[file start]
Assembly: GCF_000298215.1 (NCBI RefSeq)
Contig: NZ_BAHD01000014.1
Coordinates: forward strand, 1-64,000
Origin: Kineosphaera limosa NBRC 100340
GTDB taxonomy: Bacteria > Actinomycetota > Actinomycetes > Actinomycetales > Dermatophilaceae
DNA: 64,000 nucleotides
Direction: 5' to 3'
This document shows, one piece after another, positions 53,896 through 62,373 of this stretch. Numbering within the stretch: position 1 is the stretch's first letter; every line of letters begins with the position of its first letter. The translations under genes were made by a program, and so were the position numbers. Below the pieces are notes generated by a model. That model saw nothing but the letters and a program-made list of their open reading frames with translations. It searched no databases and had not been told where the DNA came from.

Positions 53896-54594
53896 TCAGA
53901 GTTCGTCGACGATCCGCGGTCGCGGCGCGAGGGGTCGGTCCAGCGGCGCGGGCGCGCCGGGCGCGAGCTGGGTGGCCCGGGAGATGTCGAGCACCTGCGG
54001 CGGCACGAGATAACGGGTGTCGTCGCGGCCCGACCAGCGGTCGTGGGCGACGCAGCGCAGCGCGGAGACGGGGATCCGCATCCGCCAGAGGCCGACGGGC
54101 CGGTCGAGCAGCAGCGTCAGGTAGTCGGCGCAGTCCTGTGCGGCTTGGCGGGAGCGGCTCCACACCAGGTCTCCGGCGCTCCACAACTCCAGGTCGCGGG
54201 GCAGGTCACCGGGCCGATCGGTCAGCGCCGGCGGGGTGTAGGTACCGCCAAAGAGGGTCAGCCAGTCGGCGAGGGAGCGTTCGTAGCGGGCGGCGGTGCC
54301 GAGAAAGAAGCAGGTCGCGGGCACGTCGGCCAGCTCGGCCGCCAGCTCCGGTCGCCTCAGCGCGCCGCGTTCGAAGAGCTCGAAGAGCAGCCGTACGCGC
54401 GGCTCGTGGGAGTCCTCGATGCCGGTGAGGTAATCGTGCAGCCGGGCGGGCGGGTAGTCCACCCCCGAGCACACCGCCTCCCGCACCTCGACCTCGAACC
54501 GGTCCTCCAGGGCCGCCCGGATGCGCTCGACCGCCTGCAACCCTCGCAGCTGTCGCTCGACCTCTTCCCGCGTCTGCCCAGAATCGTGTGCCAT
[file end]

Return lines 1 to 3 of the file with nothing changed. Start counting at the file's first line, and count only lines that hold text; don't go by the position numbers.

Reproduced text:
Assembly: GCF_000298215.1 (NCBI RefSeq)
Contig: NZ_BAHD01000014.1
Coordinates: forward strand, 1-64,000